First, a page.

...why do we tell stories to our children? In my experience, mostly it is to get them to shut up.
Ah, writers and children's book lovers, if you want to get really, really angry, read the New Yorker piece Goodnight Mush: The Year in Picture Books
Written by critic Elizabeth Kolbert, it describes the picture book as an "instrument of control" and then proceeds to demonstrate how some classic picture books — such as Where the Wild Things Are by Maurice Sendak, Madeleine by Ludwig Bemelmans, Bedtime for Frances by Russell Hoban — pretend that children have power only to bring them down in the end.
The tension, or, if you prefer, bad faith implicit in this arrangement is itself one of the great themes of bedtime literature, and many of the tales now regarded as classics celebrate children as artists (and artists as children), only, in the end, to sell them both out.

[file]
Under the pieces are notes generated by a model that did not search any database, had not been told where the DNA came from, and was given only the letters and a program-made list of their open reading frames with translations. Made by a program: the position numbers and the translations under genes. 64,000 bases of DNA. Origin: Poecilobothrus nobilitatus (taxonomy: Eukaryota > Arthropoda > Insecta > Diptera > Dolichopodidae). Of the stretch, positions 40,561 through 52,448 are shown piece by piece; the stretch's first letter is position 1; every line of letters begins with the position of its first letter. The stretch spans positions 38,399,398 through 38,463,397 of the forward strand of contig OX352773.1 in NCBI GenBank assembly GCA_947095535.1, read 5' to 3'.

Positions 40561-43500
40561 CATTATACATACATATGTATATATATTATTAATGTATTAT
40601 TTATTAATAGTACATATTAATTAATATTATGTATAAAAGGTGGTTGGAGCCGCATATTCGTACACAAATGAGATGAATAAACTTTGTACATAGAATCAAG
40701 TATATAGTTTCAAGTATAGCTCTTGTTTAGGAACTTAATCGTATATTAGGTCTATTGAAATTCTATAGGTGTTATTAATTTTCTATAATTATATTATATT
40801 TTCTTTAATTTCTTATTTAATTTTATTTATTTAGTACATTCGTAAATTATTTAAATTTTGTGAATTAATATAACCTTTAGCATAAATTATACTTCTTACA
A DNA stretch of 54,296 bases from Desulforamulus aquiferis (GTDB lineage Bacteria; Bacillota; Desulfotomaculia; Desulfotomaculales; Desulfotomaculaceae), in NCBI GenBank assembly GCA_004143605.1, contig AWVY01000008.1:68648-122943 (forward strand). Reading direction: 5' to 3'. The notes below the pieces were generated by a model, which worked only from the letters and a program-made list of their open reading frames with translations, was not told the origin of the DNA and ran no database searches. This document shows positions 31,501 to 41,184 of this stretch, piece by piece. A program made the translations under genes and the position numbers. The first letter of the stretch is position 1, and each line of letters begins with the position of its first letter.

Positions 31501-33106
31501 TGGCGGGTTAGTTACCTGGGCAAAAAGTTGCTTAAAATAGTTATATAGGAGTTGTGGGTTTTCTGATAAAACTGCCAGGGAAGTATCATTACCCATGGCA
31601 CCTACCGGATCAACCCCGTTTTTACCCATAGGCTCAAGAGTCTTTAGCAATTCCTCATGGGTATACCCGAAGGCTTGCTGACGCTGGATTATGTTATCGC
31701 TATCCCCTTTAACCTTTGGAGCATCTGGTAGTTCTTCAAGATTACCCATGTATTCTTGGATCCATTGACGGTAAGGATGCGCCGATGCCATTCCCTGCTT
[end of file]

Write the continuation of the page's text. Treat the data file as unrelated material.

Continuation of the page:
Meanwhile, picture books for today's "post-spanking set"tend to do just the opposite — "that the old order be uprooted and the fool become the king".
After a humourless discussion of scatological PBs — Walter the Farting Dog Goes on a Cruise by William Kotzwinkle and Glenn Murrey, (illustrator Audrey Colman),Gee Whiz! It's All ABout Pee by Susan E. Goodman (illustrator Elwood H. Smith) and The Truth About Poop by Goodman and Smith again — she proceeds to describe unsavory details of the beloved author Margaret Wise Brown, whose bedtime book Goodnight Moon celebrates its 60th anniversary this year.
Never have I read an article on children's books that sucked the joy out of them. Never have I read an article on children's books that made me want to cry.